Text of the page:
6. What's the most useful lesson you've ever learned in school? (from Kindergarten to PhD...pick the most useful lesson.)
  7. What's the most embarrassing thing you've ever done? (For inspiration, click here to read one of my most embarrassing stories. It was tough choice. I only had 3,624 embarrassing incidents to choose from.)
  8. What's the best financial advice you've ever received?
  9. If you could go back and tell a younger version of yourself just one thing, what would it be?
  10. What's the one thing you wish you'd spend less time worrying about?
  11. What's one simple, magical thing that makes you smile every time you experience it? (Example: the sound of a child giggling, the smell of freshly-mowed grass...)
  12. What's the one thing you wish someone would have told you?
  13. If you could ask God one question, what would it be?
  14. What's the greatest lesson you've learned in life thus far?
  15. If given the opportunity to have a one-minute glance at your life 10 years from now, would you take it? Why or why not?
  16. Thinking back to your ideals and dreams for the future when you were younger, has your life turned out as you thought it would? Why or why not?
  17. At the end of each day, when you pause for a second to contemplate your life, what do you  say to yourself?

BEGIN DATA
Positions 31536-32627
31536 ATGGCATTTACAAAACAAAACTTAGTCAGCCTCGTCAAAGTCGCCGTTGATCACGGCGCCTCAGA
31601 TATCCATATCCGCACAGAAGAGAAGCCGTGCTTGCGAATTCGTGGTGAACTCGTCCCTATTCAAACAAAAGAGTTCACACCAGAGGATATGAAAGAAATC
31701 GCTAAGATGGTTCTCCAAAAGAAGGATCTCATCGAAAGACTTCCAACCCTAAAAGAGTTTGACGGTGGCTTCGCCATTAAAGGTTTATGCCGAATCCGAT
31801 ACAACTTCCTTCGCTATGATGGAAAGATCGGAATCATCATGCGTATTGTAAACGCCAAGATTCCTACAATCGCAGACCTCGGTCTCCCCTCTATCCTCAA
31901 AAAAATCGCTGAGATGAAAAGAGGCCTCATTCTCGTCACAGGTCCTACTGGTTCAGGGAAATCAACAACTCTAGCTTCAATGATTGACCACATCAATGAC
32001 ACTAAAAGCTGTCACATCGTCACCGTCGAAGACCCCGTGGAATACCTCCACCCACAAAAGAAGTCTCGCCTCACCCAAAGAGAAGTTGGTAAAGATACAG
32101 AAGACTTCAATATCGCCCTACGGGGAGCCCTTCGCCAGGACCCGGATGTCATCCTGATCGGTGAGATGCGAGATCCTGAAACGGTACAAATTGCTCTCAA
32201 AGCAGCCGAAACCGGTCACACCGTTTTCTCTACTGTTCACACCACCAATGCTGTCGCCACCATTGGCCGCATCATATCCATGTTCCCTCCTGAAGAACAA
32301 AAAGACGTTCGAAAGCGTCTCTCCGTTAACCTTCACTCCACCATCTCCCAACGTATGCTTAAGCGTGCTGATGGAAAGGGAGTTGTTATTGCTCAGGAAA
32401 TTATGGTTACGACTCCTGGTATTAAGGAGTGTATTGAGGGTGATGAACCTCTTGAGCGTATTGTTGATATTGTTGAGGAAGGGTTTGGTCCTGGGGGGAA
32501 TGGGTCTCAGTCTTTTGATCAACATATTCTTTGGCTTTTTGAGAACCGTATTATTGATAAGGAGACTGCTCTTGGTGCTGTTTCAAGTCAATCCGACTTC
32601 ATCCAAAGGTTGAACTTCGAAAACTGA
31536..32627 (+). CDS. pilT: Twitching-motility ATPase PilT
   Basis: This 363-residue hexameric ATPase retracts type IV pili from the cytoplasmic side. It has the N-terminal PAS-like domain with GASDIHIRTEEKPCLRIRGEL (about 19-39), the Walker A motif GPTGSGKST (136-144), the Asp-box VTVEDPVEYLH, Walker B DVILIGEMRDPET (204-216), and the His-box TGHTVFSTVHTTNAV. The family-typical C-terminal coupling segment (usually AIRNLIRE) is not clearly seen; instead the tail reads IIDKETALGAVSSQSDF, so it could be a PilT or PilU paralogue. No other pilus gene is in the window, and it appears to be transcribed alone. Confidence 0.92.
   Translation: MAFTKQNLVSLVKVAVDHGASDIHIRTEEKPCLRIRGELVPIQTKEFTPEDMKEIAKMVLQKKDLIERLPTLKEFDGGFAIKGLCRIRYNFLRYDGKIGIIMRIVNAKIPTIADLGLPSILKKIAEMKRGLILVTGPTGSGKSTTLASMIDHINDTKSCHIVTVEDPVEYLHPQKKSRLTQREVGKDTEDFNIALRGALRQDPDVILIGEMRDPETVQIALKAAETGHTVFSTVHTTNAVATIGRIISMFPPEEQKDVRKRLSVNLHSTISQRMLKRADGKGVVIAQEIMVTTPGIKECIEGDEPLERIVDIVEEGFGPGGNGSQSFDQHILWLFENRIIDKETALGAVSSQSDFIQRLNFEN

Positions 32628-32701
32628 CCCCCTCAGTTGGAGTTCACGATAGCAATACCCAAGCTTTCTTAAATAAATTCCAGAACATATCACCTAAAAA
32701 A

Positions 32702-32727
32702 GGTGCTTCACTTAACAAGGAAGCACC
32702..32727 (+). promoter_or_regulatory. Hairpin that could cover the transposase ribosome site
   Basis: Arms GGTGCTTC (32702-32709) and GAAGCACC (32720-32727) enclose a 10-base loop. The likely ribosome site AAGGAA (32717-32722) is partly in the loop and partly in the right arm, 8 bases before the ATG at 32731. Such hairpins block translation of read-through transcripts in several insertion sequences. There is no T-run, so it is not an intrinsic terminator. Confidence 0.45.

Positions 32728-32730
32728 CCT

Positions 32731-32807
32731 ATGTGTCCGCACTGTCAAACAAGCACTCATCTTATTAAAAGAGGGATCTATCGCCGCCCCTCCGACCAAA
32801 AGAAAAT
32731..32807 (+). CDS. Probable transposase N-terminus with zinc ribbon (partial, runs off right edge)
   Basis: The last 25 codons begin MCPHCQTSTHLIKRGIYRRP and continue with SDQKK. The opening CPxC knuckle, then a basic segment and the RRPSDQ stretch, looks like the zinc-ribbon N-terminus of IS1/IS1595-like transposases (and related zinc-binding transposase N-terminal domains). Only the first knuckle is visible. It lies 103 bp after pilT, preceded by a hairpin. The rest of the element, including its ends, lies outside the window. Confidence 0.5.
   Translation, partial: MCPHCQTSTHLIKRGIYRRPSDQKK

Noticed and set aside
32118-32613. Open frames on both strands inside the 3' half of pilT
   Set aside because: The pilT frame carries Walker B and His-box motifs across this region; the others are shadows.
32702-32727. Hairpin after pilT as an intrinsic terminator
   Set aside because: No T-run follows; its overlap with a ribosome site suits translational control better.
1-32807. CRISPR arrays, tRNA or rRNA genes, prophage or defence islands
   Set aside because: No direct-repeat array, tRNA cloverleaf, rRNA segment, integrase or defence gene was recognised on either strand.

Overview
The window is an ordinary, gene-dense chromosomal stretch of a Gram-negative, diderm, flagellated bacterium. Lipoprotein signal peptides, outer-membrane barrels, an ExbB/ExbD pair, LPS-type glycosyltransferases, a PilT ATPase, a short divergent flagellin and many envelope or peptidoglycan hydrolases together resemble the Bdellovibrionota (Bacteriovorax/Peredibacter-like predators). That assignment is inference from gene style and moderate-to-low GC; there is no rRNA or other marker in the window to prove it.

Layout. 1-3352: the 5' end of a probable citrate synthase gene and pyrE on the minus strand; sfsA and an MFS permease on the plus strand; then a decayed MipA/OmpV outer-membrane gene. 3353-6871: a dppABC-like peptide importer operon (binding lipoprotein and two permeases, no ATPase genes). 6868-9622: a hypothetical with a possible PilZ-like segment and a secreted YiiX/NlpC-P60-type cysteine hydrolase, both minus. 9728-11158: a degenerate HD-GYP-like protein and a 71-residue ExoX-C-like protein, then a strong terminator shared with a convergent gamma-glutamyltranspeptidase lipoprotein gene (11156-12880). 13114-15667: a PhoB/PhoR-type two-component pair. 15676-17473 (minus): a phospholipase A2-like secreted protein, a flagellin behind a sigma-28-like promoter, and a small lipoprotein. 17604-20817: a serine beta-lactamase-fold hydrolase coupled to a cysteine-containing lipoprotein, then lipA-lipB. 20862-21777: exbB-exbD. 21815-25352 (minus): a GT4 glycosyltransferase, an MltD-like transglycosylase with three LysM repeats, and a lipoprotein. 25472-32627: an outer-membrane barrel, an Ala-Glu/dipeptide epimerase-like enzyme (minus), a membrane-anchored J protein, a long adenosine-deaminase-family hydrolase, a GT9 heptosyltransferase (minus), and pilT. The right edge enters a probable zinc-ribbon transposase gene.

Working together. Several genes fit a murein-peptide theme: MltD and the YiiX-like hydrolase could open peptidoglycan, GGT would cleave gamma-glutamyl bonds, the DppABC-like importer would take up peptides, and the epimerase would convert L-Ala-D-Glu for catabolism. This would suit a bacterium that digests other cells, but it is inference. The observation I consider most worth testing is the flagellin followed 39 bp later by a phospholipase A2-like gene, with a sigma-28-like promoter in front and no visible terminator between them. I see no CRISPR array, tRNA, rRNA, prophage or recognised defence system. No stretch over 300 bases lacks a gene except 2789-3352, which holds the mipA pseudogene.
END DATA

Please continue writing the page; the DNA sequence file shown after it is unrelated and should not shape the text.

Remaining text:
18. What's your secret to leading a fulfilling life? Put another way, what's the motto you live by?
  19. If you could make just one wish for your children, what would it be?
And promise me something? Do what makes your soul sing. Even if you can only carve out a few hours a's up to you to make it happen. Learn how to play the piano, paint, volunteer, write, help out a family in your community, go back to school, watch a movie with your spouse, pack a picnic and take your kids to the park, donate to charity, pet cats at the Humane Society...whatever it is, just do it.

It doesn't matter what other people think. They're not the ones you have to answer to.

In the end, I don't know where your road will take you. But I do know that giving of yourself and following your dreams - even if at the moment they feel tiny and inconsequential - will make you feel better. That's a promise. A soul that sings is magical that way.

Thursday, March 22, 2012

Our House Rocks...

No, sadly, not with wild sex. My husband and I barely have time for that anymore, never mind the kind that would rock a house. We occasionally cuddle in the closet, whilst hiding from our three children, but really, that's about all we have time for.

Recently, I found myself uttering the following sentence to my two-year-old: daughter “We, as a family, don’t sneak into the crib and slick our baby brother up like a seal with Daddy’s Old Spice deodorant.” Now this got me to thinking – I often find myself making reference to the collective “we”. We don’t do that or We really like this or We shouldn’t say that. This gave me an idea: I was going to create a set of house rules, paste them up on the fridge and be done with it. House rules – the rules all inhabitants of said household shall follow. Don’t like ‘em? Move out. Period. This way, no one’s the bad guy, that’s just the way this house rolls.

So my husband and I took a crack at creating the initial list. We then reviewed it with Jack, as we felt his input was important so he felt part of the solution. If they feel that it’s their plan all along, they shall lovingly embrace it and follow. (Rule of Directing, 101).